Your Criminal Defence Lawyer’s Role in Theft Cases
Whether as an indictable offence or summary conviction offence, and whether facing theft over $5,000 or theft under $5,000 charges, you do not want to face the Ontario courts alone. In fact, if you are arrested for theft in the Greater Toronto Area, you should not talk to the police until you have consulted with a criminal defence lawyer. Anything you say can be used against you at trial and could compromise your ability to secure a favorable outcome.
Even if you are facing what seems to be a minor shoplifting theft charge, a conviction can seriously disrupt your life by giving you a criminal record, which can negatively impact your employment, immigration status, and ability to travel. Potential fines, probation, and even jail time can further disrupt your life.
A skilled criminal defence lawyer can help you navigate through the complexities of theft law whether being treated as a theft over $5,000 or theft under $5,000 Criminal Code violation. Your criminal defence lawyer will carefully evaluate the charges and evidence to determine how to strategically achieve the most favorable outcome possible.
In some cases, your lawyer may find enough weaknesses in the Crown’s case that they can successfully push it to withdraw charges, reduce charges, or otherwise resolve the case in manner that does not include a “criminal” conviction. Your lawyer will also ensure that your Charter Rights were protected during the arrest and that police followed proper procedures with regard to evidence handling. Charter rights violations and procedural mistakes can cause the court to suppress Crown evidence and sometimes lead to case dismissals.
An experienced criminal defence trial lawyer also knows how to successfully dispute evidence presented during trial and raise enough reasonable doubt to secure an acquittal. Reasonable doubt can be raised about conflicting witness testimony, unclear video footage, and other evidence. The Crown also has to prove that the theft was intentional, which opens another angle to the reasonable doubt defence.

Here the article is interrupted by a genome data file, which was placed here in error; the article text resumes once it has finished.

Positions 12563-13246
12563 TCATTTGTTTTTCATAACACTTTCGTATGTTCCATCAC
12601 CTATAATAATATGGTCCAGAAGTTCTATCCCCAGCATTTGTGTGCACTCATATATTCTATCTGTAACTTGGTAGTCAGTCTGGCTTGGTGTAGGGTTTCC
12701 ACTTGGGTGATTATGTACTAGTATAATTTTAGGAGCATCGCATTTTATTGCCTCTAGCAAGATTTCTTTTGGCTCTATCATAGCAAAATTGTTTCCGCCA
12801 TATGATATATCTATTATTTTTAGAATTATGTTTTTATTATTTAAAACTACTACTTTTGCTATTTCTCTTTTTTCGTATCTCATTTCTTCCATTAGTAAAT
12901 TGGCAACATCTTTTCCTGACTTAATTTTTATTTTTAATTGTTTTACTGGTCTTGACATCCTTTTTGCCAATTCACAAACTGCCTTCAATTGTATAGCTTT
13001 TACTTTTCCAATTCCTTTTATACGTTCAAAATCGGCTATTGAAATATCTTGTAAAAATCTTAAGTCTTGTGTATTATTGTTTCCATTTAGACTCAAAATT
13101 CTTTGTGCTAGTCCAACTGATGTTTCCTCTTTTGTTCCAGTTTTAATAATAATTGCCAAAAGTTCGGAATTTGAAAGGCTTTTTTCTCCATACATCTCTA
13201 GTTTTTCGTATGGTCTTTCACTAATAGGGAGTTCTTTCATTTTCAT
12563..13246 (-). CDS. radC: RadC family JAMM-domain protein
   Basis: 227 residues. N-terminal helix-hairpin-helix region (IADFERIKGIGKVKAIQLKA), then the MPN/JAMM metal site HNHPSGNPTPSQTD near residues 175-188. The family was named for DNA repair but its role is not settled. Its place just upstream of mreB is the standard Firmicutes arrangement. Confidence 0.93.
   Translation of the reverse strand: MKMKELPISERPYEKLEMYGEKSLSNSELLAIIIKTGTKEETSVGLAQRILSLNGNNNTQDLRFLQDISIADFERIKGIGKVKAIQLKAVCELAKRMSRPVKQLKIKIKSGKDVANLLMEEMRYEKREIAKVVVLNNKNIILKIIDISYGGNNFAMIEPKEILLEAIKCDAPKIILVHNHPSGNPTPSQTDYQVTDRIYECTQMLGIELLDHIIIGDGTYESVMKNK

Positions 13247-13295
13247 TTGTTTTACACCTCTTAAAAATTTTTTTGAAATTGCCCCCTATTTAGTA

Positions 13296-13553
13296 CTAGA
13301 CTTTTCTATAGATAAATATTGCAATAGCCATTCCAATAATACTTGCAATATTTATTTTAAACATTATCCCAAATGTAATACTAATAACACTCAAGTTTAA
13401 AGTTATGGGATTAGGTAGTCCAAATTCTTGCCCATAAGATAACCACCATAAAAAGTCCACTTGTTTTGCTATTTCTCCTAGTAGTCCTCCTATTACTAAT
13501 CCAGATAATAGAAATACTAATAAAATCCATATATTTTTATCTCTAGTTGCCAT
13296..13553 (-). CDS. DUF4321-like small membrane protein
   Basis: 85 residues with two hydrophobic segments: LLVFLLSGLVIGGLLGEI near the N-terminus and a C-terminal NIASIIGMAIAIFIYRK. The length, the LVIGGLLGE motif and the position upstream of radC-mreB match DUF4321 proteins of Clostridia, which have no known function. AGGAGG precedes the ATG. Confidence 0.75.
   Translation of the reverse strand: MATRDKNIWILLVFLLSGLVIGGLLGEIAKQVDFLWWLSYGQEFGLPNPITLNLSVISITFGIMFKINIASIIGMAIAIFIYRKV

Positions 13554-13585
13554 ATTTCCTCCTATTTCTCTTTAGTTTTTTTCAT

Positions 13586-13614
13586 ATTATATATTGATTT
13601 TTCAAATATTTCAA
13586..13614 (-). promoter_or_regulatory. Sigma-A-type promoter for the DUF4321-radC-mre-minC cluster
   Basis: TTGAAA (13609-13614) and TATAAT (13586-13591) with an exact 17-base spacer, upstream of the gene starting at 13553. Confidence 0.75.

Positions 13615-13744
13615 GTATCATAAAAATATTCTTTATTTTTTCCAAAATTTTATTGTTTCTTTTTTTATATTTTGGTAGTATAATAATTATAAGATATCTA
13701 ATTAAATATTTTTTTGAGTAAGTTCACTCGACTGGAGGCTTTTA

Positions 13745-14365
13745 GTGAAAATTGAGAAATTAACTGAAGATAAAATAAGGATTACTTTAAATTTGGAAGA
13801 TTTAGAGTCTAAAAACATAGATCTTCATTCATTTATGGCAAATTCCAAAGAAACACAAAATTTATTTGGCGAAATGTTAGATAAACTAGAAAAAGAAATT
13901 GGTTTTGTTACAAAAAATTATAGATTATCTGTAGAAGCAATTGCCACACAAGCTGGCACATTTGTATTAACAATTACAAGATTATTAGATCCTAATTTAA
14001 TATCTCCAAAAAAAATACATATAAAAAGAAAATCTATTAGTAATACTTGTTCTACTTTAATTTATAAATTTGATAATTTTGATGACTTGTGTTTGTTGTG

If ultimately convicted, your criminal defence lawyer can help secure the least onerous penalties possible by highlighting mitigating factors and minimizing aggravating factors. Experienced criminal defence trial lawyers are adept at working with the court to focus on rehabilitation rather than punishment and usually successful in encouraging leniency in sentencing.
Turn to Mass Tsang for your Theft Defence in Ontario
With careful examination of all elements of each client’s theft charges in the Greater Toronto Area, the criminal trial lawyers at Mass Tsang are dedicated to seeking the best outcome possible for those charged with theft in Ontario. Mass Tsang lawyers have successfully defended thousands of Toronto-area theft cases and have a strong record in securing withdrawn charges, dismissals, and other favorable outcomes for their clients.